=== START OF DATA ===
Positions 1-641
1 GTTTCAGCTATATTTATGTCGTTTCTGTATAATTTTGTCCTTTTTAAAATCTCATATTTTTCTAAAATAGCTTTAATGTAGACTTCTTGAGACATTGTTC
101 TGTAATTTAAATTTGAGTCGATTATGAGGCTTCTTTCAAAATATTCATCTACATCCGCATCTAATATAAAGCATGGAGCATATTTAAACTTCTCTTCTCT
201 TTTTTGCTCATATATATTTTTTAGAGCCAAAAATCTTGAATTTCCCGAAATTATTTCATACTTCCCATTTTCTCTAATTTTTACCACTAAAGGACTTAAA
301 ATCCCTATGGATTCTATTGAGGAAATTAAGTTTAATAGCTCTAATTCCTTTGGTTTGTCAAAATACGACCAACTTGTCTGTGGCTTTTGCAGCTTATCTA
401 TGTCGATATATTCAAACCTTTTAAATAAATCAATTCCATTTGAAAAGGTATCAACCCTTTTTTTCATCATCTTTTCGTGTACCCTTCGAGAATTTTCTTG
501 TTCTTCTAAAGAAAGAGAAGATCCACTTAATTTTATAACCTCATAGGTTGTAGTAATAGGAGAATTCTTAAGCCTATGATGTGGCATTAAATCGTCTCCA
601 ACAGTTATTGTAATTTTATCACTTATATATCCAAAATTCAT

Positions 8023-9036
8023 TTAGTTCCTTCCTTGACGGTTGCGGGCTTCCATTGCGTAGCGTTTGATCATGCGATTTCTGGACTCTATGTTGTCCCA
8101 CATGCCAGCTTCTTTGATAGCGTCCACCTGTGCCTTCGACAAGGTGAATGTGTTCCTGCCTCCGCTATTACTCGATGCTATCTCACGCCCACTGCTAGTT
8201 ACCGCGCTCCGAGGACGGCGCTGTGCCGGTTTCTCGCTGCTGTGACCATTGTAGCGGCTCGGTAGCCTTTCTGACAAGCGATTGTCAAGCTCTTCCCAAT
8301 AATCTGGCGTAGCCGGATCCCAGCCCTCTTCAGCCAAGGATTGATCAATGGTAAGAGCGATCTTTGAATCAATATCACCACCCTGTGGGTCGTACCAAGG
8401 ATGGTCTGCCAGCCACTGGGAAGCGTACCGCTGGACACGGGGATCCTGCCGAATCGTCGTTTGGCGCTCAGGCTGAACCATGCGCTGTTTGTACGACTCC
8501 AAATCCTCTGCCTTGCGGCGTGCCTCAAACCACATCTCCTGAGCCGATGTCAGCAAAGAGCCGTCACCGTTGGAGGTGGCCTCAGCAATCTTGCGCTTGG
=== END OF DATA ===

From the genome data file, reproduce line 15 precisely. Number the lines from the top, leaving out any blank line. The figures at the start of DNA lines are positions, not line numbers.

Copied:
8501 AAATCCTCTGCCTTGCGGCGTGCCTCAAACCACATCTCCTGAGCCGATGTCAGCAAAGAGCCGTCACCGTTGGAGGTGGCCTCAGCAATCTTGCGCTTGG